FastAPI for a Simple Game

     Since I've been having fun with FastAPI, I decided to build an API for a simple game I learned about while studying my textbook for my Advanced Algorithms course. The game is described as two players attempting to move their pieces from one side of the grid to the opposite side. One player moves from the top to the bottom, the other from the left to the right. A piece can move forward one space into an empty space, or it can hop over one empty piece. Once a player's pieces have moved all the way over to the opposite end of the board, that player wins. The author of my textbook said this game was played on a table in a diner using sugar packets, so I decided to call my game 'Packet Swap'.

    Anyway, since I wanted to use FastAPI, the logic is in Python. I found what I thought was a pretty good solution by describing the board as a dictionary of tuple keys and strings describing the object in that location. Using tuples as the keys let me do some simple math on on my tuple when I wanted to find out if a piece could move where it wanted to. Depending on which player's turn it is, I decide if I need to check horizontally or vertically (since pieces can only move right or down).

    The API is where my seemingly elegant solution met some hard times, as I didn't realize that JSON doesn't like working with dictionaries that contain tuples. I tried several things, from turning the dictionary into a string to trying to convert each of the tuple keys into a string. The issue with that is that as I tried to iterate through my keys the size would change when I replaced the key. Ultimately instead of passing an entire object into JSON, I now have a global game board that I don't bother passing into my JSON. I'll admit it isn't the best solution but for now it will let me continue with my project.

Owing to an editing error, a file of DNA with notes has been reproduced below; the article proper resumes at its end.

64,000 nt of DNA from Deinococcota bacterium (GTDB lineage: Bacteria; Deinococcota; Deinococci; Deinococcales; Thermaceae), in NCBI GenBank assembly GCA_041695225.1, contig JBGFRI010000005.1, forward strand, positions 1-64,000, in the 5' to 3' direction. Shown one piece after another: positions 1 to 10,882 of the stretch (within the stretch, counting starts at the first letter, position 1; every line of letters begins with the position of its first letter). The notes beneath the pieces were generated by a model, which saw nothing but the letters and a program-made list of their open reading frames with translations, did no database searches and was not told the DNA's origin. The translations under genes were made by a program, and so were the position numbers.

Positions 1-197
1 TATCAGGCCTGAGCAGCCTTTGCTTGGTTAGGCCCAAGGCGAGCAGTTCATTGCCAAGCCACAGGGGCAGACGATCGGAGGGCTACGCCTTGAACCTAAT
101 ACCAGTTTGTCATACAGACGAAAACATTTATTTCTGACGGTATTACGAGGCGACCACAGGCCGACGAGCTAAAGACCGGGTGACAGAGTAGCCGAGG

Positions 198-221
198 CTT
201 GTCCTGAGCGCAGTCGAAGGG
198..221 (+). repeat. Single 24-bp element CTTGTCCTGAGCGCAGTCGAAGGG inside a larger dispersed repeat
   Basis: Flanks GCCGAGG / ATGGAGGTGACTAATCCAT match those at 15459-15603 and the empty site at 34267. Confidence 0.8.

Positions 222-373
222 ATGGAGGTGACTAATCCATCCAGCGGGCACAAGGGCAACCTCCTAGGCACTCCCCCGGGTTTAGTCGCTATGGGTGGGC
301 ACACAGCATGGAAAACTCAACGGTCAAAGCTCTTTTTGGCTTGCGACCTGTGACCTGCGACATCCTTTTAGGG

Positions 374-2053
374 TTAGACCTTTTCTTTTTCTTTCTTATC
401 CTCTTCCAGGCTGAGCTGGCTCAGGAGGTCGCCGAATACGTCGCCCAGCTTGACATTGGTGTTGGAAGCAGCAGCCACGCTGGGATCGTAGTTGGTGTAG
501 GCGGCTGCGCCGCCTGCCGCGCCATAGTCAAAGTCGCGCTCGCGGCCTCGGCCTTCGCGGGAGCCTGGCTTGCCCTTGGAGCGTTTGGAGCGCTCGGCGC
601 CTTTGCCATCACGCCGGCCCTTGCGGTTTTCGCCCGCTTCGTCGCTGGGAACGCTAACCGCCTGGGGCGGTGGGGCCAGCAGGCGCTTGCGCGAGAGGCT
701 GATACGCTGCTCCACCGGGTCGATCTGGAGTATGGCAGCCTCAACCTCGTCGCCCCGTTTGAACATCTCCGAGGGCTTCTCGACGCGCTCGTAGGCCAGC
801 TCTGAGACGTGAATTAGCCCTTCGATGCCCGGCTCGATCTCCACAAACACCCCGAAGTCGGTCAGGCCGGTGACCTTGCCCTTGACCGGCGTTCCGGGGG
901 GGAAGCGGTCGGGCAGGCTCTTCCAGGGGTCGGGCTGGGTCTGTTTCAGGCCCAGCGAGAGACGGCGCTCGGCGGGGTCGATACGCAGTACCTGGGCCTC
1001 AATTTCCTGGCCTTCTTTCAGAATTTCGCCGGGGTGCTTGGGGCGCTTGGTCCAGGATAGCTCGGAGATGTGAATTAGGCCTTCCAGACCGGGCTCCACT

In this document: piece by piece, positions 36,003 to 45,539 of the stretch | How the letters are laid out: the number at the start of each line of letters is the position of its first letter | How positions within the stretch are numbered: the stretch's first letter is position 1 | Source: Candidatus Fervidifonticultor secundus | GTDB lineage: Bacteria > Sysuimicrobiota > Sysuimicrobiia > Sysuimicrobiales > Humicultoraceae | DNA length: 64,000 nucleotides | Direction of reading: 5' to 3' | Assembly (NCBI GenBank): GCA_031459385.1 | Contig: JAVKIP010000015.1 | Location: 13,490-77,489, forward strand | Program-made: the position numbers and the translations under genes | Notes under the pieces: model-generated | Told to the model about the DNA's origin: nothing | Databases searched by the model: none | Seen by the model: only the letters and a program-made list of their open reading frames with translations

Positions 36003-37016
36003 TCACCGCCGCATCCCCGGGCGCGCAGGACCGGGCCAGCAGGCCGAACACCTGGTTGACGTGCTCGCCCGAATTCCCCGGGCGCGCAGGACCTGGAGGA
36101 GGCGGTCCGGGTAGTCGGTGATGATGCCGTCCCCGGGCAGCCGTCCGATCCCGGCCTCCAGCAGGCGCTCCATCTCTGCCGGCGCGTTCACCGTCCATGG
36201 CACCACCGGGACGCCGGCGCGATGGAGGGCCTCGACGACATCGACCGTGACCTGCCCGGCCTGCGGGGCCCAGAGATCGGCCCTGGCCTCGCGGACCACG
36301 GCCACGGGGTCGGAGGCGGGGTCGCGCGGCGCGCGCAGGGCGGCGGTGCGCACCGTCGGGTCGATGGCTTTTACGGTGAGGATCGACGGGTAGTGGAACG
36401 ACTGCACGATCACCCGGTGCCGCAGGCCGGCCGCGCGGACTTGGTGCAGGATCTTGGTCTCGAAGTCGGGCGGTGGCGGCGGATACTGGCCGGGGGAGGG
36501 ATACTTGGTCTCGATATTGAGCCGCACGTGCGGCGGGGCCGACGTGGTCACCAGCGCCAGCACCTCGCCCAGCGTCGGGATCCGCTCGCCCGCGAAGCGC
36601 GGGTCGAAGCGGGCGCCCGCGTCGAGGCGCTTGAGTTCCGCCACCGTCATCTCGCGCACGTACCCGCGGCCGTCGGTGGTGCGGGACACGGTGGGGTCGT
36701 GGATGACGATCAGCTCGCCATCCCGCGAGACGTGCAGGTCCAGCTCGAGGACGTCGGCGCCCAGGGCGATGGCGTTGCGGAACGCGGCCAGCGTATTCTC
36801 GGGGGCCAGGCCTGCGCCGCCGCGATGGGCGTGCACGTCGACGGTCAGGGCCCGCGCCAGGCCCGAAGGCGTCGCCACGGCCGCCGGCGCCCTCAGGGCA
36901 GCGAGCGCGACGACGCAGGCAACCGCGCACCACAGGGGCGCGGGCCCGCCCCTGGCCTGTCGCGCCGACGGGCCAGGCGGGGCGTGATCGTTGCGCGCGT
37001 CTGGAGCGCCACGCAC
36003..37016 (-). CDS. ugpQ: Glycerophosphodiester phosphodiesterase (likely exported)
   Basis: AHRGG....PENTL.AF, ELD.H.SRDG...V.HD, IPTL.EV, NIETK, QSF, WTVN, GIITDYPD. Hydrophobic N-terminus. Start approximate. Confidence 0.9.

FastAPI is great because all of this logic is now accessed with a 32 line API and only three methods (and a bunch of background libraries working magic). The API will return a string of the board that can be printed, and will receive a tuple of the piece to be moved when a player takes their turn. Other than that, the tuple simply reaches out to my game logic to actually manage the game state. Eventually I will build a front-end for this game and make it playable, and maybe even get it working so multiple people can play across a network. You can check out the code here!



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